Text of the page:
Singer-songwriter Trevor Hall stages intimate showcase concert in central New York

Singer-songwriter Trevor Hall stages intimate showcase concert in central New York

Published: May 13, 2020
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Singer-songwriter Trevor Hall made his way up to Central New York this weekend for a stop along his “A Night in the Village” Tour, to showcase new music and reminisce on some old memories that inspire his work.

Held in Homer, New York, it was the ninth show on Hall’s 13-stop tour around the eastern United States. The event was put on by Homer’s Center for the Arts in their 400-seat theater.

“A Night in the Village” is unlike most of the typical concert tours, as it’s structured to be more like an interactive showcase rather than a full-blown concert. Hall promoted the tour as being an opportunity to share with him a “special night of storytelling and song,” he wrote on Facebook, and included a conversational Q&A with audience members at the end.

Although he’s an artist that is booked to play big-name music festivals this summer, including California Roots Music and Arts Festival and Summer Meltdown, Hall planned a circuit of very intimate shows that allowed him to share his personal stories and inspirations, and connect on a deeper level with his fans.

The event started at 8 p.m. with just Hall and his acoustic guitar up on stage, surrounded by prayer flags and candles, making it an intimate and personal setting. He began the night by telling stories about his adolescence, how he began making music, and how he went about his spiritual pursuits, which is the inspiration behind a lot of his musical works.

Throughout the evening Hall flicked through photos of important events in his life, taken by his wife Emory Hall, who is a professional photographer that travels alongside him. As Hall told stories of his past, his travels to India and the moments that became inspiration behind many of his songs, he would pause his stories to sing those songs with only his guitar and a kick drum pedal to accompany him.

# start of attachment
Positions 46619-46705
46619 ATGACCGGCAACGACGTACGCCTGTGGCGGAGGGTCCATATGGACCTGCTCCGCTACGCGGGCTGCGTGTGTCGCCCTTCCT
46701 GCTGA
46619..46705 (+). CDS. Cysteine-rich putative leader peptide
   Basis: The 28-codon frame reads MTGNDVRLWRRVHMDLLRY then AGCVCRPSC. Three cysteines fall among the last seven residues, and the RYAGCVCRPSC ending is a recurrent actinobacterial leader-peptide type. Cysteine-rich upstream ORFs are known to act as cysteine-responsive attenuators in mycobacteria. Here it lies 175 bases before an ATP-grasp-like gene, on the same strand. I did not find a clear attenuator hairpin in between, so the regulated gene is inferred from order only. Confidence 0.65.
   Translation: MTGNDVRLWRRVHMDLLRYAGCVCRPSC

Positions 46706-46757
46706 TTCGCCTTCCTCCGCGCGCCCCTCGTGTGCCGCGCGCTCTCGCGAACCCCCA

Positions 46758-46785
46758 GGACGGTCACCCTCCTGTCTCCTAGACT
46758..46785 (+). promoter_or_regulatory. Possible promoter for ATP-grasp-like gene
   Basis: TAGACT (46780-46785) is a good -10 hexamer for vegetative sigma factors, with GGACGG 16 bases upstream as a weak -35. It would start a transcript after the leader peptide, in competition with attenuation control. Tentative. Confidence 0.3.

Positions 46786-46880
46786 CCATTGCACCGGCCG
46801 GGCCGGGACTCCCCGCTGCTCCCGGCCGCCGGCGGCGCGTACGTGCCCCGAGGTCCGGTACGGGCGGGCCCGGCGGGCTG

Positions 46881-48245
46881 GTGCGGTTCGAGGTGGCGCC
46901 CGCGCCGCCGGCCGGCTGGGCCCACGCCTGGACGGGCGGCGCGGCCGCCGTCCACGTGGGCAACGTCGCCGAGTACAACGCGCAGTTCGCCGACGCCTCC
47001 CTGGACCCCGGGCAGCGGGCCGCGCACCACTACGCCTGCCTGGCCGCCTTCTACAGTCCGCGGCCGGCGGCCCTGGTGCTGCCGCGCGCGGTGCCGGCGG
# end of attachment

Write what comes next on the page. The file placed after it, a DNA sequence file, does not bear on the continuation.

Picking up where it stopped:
This showcase-like performance was a pleasant mix of hearing Hall speak fondly about the significant people that he’s met along his life’s journey and listening to his warming voice and classically trained guitar skills fill the theater.

He played a diverse set of music from throughout his career, showcasing recently released songs from his newest four-part album “The Fruitful Darkness,” some fan-favorites from a few of his older albums, and an unheard song that’s set to be released on the fourth part of “The Fruitful Darkness.”

Some of the songs that he played include “Green Mountain State,” “Kabir,” “Wish Man,” “What I Know,” and “Unity. He talked fairly extensively about his song “You Can’t Rush Your Healing,” sharing a story about his personal struggle with the concept of time, and how his late grandmother inspired him to rethink his understanding of time rather than trying to fight it.

With about 30 minutes left, Hall opened up the floor to allow audience members to ask questions and engage in conversation with him. People around the room were ready to ask him about a variety of meaningful topics, with some inquiring about the meanings behind certain songs that he hadn’t talked about yet, and others asking questions about his path to spirituality and how he works that into his songwriting.

Hall closed out the night with a couple song requests, including one of his most popular songs, “The Lime Tree,” and a less-known song, “Still Water.” It was a special Sunday night at the Center for the Arts with an intimate event that validated the appreciation that many people have for Hall.